13. ^ Although the Art Gallery of South Australia began collecting photographs as fine art in 1922, it houses them with 'Australian Prints, Drawings and Photographs'(see: Other Photography collections in public galleries are: The Art Gallery of New South Wales, est.1975 (see:; Queensland Art Gallery | Gallery of Modern Art (QAGOMA) started their collection in 1987 where works are housed as art of the Contemporary Australian Art collection
  14. ^ Mark Strizic: A Journey in Photography information National Portrait Gallery Travelling Exhibitions site
  15. ^ Ely, Deborah History of Photography, 01 June 1999, Vol.23(2), p.118-122
  16. ^ Cox, Leonard B. The National Gallery of Victoria, 1861-1968: The Search for a Collection. Melbourne: The National Gallery of Victoria; Brown Prior Anderson Pty Ltd, 1971
  17. ^ Shmith, Michael (30 November 2003). "Raising the roof with a glass ceiling", The Age. Retrieved 2 December 2012.
  18. ^ Green, Louise McO. "NGV Women's Association History". National Gallery of Victoria. Archived from the original on 30 August 2007. Retrieved 2007-12-22.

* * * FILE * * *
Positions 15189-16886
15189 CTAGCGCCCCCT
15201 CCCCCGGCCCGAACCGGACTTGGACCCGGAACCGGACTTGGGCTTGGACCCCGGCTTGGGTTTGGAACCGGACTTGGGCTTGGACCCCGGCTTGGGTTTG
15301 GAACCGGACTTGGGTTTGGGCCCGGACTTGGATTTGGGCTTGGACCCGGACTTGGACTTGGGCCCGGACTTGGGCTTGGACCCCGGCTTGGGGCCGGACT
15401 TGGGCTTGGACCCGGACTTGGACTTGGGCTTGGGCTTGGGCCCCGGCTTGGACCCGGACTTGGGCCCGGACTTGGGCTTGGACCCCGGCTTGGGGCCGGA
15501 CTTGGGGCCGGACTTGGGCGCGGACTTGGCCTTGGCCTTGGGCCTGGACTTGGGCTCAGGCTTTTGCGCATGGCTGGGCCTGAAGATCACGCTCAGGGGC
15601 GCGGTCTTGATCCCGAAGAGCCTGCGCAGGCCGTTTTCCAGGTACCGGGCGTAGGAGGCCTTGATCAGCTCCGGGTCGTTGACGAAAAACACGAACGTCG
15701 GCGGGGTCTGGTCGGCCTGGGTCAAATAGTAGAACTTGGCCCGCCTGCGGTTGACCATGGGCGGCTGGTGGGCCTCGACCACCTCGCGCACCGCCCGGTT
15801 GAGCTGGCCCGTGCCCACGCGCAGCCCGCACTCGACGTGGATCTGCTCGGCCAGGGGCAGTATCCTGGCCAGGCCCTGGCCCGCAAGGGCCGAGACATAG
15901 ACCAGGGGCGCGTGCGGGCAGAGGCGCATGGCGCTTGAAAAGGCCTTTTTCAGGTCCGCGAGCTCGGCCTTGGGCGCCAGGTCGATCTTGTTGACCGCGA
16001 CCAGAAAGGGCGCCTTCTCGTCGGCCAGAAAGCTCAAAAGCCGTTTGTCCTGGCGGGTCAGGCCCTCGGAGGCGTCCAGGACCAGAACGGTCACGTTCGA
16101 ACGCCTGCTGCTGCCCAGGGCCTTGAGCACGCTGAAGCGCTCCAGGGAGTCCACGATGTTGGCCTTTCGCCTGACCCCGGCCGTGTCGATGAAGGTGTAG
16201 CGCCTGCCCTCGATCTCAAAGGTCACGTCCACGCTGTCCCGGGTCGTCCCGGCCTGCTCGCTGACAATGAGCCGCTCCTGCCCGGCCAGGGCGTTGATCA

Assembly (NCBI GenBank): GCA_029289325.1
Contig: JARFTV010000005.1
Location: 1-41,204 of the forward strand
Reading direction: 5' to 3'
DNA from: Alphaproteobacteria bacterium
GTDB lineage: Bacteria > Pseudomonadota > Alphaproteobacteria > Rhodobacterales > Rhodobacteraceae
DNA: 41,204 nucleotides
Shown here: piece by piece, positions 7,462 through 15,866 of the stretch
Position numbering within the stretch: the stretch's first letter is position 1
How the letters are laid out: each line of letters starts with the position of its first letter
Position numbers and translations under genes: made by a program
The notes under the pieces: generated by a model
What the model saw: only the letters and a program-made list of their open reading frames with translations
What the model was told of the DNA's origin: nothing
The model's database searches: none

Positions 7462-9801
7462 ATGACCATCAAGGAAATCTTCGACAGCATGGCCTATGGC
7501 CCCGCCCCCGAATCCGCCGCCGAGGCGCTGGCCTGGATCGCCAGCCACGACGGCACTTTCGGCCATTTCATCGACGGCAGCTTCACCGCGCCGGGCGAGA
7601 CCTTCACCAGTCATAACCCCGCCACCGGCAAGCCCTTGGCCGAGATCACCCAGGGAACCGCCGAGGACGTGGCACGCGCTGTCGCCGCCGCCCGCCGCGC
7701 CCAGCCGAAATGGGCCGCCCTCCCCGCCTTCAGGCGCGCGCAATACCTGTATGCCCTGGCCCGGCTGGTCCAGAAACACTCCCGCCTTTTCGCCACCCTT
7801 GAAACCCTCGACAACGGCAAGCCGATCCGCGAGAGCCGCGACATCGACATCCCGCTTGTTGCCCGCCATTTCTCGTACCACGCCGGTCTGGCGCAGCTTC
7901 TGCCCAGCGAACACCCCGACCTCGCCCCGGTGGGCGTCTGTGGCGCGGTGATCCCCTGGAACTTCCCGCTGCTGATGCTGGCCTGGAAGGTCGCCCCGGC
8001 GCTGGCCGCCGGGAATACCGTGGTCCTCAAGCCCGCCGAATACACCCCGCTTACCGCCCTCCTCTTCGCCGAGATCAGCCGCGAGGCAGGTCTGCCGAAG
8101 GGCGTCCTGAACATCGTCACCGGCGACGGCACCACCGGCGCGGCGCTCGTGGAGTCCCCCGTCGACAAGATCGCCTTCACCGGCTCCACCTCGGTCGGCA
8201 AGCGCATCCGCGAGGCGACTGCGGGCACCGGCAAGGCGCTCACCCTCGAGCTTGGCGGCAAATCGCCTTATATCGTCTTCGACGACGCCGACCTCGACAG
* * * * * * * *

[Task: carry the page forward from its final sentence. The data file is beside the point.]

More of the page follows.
19. ^ Justin Murphy; Susan Cram (19 September 2004). "Stolen Picasso". Rewind (ABC TV). Australian Broadcasting Corporation. Retrieved 10 September 2010. 
  20. ^ "Arts Victoria – Melbourne Winter Masterpieces". 
  21. ^ "Guggenheim Collection: 1940s to Now". NGV. 2007. Archived from the original on 27 September 2007. Retrieved 2007-10-10. 
  22. ^ "Guggenheim leaves Melbourne". Entertainment Depot, Australia. 8 October 2007. Retrieved 2007-10-10. 
  23. ^ "Art Deco". NGV. 2008. Archived from the original on 14 June 2009. Retrieved 2009-06-10. 
  24. ^ "Salvador Dalí". NGV. 2009. Archived from the original on 11 June 2009. Retrieved 2009-06-10. 
  25. ^ "Vienna". NGV. 2011. Retrieved 2011-06-10. 
  26. ^ "NGV Media". NGV. 2014. Retrieved 2014-04-23. 
  27. ^ "NGV Media". NGV. 2014. Retrieved 2014-04-23. 
  28. ^ Alan McCulloch, Susan McCulloch and Emily McCulloch Childs, The New McCulloch's Encyclopedia of Australian Art (4th edition), Aus Art Editions & Miegunyah Press, 2006, p. 458.
  29. ^ "The director of the National Gallery of Victoria, Tony Ellwood | NGV". Retrieved 2015-10-28. 

External links[edit]